Novavax begins phase I trial of VLP-based vaccine candidate for A(H7N9) influenza

8th July 2013 (Last Updated July 8th, 2013 18:30)

Clinical-stage biopharmaceutical company Novavax has initiated phase I of a clinical trial by enrolling participants to evaluate its monovalent virus-like particle (VLP) vaccine candidate to prevent A/Anhui/1/13-like A(H7N9) avian influenza viruses (A(H7N9) vaccine).

Electron_micrograph_of_Influenza_A_H7N9

Clinical-stage biopharmaceutical company Novavax has initiated phase I of a clinical trial by enrolling participants to evaluate its monovalent virus-like particle (VLP) vaccine candidate to prevent A/Anhui/1/13-like A(H7N9) avian influenza viruses (A(H7N9) vaccine).

In phase I of the observer-blinded and placebo-controlled trial, around 280 adults will be recruited and randomised into one of seven treatment groups. Groups will be given a placebo or varying doses of the A(H7N9) vaccine, with or without an adjuvant.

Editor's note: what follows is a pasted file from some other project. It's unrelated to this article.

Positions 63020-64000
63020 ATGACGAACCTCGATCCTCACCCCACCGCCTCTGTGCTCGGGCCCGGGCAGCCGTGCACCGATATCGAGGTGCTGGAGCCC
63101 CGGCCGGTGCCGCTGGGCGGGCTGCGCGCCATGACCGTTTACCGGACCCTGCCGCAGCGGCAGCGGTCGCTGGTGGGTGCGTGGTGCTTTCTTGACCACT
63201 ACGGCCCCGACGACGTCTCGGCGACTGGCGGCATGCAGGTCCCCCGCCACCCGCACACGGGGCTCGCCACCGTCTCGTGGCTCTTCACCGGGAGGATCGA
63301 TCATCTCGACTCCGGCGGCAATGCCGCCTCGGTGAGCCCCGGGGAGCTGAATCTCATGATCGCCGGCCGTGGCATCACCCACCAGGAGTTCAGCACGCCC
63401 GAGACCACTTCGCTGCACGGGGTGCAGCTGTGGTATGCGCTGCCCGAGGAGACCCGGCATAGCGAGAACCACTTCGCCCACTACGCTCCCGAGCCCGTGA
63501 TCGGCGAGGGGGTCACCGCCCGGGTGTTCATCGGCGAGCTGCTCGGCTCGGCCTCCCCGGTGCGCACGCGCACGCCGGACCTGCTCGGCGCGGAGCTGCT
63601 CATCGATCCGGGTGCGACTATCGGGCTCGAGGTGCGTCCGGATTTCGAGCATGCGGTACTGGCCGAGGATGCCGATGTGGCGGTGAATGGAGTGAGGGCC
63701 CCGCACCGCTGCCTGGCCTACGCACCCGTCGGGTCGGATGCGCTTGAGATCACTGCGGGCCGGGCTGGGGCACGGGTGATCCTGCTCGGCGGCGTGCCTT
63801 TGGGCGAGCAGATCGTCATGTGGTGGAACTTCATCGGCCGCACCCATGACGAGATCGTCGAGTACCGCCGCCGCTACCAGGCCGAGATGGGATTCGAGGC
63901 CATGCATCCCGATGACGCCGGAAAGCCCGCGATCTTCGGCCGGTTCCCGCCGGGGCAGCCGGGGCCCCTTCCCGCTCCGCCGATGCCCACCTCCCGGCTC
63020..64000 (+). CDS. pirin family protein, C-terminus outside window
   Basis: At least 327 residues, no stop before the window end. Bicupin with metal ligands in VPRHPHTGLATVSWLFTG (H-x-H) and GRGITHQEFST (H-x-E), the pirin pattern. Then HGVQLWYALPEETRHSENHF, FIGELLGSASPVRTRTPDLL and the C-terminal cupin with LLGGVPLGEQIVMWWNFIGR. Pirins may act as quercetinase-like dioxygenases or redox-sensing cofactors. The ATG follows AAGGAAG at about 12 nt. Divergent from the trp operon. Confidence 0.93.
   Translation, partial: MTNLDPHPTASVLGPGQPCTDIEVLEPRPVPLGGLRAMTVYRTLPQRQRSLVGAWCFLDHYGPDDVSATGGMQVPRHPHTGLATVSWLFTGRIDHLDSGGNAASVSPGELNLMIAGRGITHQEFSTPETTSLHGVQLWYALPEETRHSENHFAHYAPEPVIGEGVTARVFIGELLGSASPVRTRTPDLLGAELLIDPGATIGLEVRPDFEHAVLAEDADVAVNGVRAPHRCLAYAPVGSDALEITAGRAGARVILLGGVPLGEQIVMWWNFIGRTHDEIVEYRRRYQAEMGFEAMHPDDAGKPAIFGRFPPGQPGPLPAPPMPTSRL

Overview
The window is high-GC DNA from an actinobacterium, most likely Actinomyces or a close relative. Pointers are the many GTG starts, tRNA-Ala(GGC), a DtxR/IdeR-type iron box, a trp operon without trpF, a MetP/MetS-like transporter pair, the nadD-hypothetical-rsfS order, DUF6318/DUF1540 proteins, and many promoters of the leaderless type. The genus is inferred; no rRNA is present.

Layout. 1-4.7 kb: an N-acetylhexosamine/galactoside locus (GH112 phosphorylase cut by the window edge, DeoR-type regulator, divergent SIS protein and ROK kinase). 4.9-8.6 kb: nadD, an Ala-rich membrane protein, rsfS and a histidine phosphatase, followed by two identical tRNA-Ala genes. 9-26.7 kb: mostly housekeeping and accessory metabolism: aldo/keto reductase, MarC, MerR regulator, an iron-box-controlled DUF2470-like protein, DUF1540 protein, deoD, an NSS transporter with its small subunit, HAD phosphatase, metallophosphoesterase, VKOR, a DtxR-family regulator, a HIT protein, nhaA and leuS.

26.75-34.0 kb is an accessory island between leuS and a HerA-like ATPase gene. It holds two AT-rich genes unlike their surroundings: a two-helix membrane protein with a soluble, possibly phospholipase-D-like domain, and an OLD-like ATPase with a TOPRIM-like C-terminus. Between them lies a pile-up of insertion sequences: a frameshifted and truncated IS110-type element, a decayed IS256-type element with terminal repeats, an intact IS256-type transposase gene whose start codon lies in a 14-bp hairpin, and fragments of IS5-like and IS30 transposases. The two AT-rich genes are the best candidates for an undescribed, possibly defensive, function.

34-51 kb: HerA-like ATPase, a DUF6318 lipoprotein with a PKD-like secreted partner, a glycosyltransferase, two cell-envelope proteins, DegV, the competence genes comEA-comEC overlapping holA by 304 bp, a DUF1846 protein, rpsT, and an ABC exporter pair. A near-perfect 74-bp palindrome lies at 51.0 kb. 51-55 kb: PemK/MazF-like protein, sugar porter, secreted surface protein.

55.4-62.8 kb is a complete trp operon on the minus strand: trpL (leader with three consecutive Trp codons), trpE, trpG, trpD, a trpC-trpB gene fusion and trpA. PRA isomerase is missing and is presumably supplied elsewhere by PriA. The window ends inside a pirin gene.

Novavax president and chief executive officer Stan Erck said: "Novavax has moved our programme rapidly from the A/Anhui/1/13-like (H7N9) viral gene sequence, to vaccine candidate, into multiple animal studies; and now, exactly three months after the gene sequence was obtained, into a clinical trial."

Designed to evaluate safety and immunogenicity, the trial will administer each adult with two similar intramuscular doses at day zero and day 21. They will then be followed up for nearly 12 months after the second dose.

"We expect to report top-line results from this clinical trial later this year," Erck added.

Developed as self-assembling protein structures to replicate the external structure of viruses, VLPs contain three virus proteins, including hemagglutinin, neuraminidase and matrix 1.

Hemagglutinin helps prevent the influenza virus from binding and viral spread through the cells in the respiratory tract is halted by neuraminidase. Infected cells are destroyed by cytotoxic T lymphocytes that are stimulated by matrix 1.

In China, about 133 human cases of avian-origin A(H7N9) virus infection, including 43 deaths, were reported to the World Health Organisation (WHO) on 4 July.


Image: A view of influenza A(H7N9) through an electron microscope. Photo: CDC/ Cynthia S. Goldsmith and Thomas Rowe.